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    ABSTRACT: Anti-p200 pemphigoid with autoantibodies against the 200-kD dermal antigen has recently been identified. Our patient showed small and tense blisters on her face and trunk. Immunoblotting (IB), using extracts of normal human epidermis and dermal skin, and immunoelectron microscopy (IEM), using normal human skin, were performed using the patient's serum. IB analysis showed that the patient's serum did not react with 180-kD bullous pemphigoid (BP180) or BP230 antigens; however, IgG autoantibodies in the patient's serum reacted with a 200-kD dermal antigen as well as the 290-kD epidermolysis bullosa acquisita (EBA) antigen. IEM showed that IgG antibodies in the patient's serum bound to the lamina lucida, as well as both the lamina densa and sublamina densa. After the treatment with prednisolone, the 290-kD protein reactivity decreased rapidly; however, the 200-kD protein band was still observed. We describe a rare case with immunoreactive autoantibodies against both a novel dermal 200-kD autoantigen and the 290-kD EBA antigen.
    Dermatology 02/2004; 209(2):145-8. DOI:10.1159/000079601 · 1.57 Impact Factor
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    ABSTRACT: Thymus- and activation-regulated chemokine (TARC/CCL17) and its receptor, CC chemokine receptor 4 (CCR4), have been proven to be involved in a number of allergic diseases, especially atopic dermatitis (AD). The purpose of this study was to examine the expression and distribution of TARC and CCR4 mRNAs in samples of AD (n=15, acute lesions 8, chronic lesions 7) and normal skin (n=6). The expression and distribution of TARC and CCR4 mRNAs were detected with the in situ reverse transcription (RT) -polymerase chain reaction (PCR) technique. TARC mRNA was expressed in epidermal keratinocytes, dermal endothelial cells and infiltrating cells. CCR4 mRNA was expressed in dermal endothelial cells and infiltrating cells. In acute AD lesional skin, there were more positive cells, and the staining intensity was stronger than in chronic lesions (p<0.05). The distribution of positive cells was as follows: In the epidermis, keratinocytes in the basal layer showed the strongest staining, and keratinocytes in the spinous layer showed moderate staining; the superficial area showed faint staining. In the dermis, infiltrating cells located in the superficial area of the dermis showed the strongest staining, positive staining intensity became weaker and the percentage of positive cells became less as the location became deeper. There were no positive cells in normal skin. These data further substantiate the role of TARC/CCR4 in the pathogenesis of AD.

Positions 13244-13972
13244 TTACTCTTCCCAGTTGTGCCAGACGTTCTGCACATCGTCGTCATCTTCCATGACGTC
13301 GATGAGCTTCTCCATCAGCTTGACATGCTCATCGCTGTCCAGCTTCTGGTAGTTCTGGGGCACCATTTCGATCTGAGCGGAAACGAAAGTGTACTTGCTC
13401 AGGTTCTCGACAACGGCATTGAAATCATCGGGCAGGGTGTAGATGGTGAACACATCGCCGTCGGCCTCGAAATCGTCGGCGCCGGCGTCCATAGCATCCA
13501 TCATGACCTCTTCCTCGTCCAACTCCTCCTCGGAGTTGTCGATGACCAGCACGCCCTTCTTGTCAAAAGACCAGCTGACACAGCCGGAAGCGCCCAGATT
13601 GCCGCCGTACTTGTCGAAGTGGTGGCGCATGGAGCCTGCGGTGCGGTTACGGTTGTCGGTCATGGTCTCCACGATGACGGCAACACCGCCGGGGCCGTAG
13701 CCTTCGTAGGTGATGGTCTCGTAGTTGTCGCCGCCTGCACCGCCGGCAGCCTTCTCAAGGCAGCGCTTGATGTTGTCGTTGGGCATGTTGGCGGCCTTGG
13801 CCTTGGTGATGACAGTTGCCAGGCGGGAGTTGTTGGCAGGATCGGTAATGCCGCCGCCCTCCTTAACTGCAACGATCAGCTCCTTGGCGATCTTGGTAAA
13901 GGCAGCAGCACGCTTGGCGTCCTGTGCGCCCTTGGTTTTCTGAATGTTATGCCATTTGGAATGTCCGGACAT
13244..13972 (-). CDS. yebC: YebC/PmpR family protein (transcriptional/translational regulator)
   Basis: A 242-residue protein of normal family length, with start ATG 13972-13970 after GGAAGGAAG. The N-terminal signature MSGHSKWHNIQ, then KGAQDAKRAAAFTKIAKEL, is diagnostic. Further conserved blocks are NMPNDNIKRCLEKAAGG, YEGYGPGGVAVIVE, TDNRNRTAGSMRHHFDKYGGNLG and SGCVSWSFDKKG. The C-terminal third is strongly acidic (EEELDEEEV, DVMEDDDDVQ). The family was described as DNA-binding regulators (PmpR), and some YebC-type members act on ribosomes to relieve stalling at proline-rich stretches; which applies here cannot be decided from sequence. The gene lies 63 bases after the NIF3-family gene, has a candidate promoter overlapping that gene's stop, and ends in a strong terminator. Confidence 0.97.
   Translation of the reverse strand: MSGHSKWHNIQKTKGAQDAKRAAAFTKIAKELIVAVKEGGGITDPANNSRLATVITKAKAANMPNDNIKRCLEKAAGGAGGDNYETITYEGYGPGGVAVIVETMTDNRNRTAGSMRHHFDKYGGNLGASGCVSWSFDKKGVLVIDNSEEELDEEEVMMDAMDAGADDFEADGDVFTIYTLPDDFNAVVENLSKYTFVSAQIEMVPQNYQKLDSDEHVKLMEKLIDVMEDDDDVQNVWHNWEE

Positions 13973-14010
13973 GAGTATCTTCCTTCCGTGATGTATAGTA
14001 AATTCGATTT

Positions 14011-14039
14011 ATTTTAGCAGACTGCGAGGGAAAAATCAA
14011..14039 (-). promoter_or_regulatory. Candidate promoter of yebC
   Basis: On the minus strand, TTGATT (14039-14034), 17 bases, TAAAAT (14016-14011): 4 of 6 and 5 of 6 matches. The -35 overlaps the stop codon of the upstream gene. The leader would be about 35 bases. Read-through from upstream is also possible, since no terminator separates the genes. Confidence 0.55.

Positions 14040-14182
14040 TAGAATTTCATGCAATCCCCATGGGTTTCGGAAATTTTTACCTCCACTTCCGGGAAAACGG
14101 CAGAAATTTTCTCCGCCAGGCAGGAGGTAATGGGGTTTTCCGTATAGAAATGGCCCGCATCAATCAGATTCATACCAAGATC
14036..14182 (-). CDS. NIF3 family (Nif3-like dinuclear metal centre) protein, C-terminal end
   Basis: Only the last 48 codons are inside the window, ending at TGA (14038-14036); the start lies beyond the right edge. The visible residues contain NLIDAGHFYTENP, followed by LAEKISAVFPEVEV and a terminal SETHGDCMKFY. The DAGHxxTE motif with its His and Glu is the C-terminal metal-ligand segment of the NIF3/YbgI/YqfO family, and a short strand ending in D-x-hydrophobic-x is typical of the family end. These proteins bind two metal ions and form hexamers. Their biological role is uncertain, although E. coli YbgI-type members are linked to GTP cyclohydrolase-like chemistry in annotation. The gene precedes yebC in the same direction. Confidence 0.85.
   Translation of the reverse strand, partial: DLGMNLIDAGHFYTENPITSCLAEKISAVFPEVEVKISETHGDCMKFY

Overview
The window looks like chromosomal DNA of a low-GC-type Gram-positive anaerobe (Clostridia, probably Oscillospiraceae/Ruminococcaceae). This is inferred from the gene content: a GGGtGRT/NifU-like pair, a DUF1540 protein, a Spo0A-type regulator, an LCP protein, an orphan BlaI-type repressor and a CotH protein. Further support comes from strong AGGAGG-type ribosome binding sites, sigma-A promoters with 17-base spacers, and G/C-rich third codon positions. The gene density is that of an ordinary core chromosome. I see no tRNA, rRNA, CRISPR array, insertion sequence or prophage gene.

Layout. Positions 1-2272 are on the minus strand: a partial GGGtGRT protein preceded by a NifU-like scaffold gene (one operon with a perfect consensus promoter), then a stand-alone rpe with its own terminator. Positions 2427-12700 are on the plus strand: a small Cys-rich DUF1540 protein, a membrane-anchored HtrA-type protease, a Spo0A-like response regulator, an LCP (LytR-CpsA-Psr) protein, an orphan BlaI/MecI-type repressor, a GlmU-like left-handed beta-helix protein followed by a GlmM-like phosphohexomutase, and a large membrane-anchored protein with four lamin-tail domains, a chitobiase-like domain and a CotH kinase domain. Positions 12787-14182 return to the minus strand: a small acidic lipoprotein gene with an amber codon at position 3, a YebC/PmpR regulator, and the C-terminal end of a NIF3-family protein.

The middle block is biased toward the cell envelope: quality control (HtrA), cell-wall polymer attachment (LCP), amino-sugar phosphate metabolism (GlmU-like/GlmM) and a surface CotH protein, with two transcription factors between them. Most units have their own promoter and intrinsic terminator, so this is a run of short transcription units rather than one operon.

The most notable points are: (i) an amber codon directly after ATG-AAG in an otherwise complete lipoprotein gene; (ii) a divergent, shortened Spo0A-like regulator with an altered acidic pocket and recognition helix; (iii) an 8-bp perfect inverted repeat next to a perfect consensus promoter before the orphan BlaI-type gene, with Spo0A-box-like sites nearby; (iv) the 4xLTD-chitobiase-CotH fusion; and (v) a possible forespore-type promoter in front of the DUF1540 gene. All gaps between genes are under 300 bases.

The Journal of Dermatology 02/2003; 30(1):26-32. · 2.25 Impact Factor
  • Michiko Tojo · Keiji Iwatsuki · Hirotoshi Furukawa · Masabumi Takahashi · Fumio Kaneko ·
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    ABSTRACT: Neutrophilic eccrine hidradenitis (NEH) is a rare, transient complication, which usually occurs in patients with leukemia receiving various chemotherapeutic regimens. However, similar eruptions have been observed in other conditions, including HIV-positive patients, and are often preceded by the onset of malignancies. We report the first case of NEH arising in a patient with actinic reticuloid syndrome who had been treated with methotrexate.
    European journal of dermatology: EJD 01/2002; 12(2):198-200. · 1.99 Impact Factor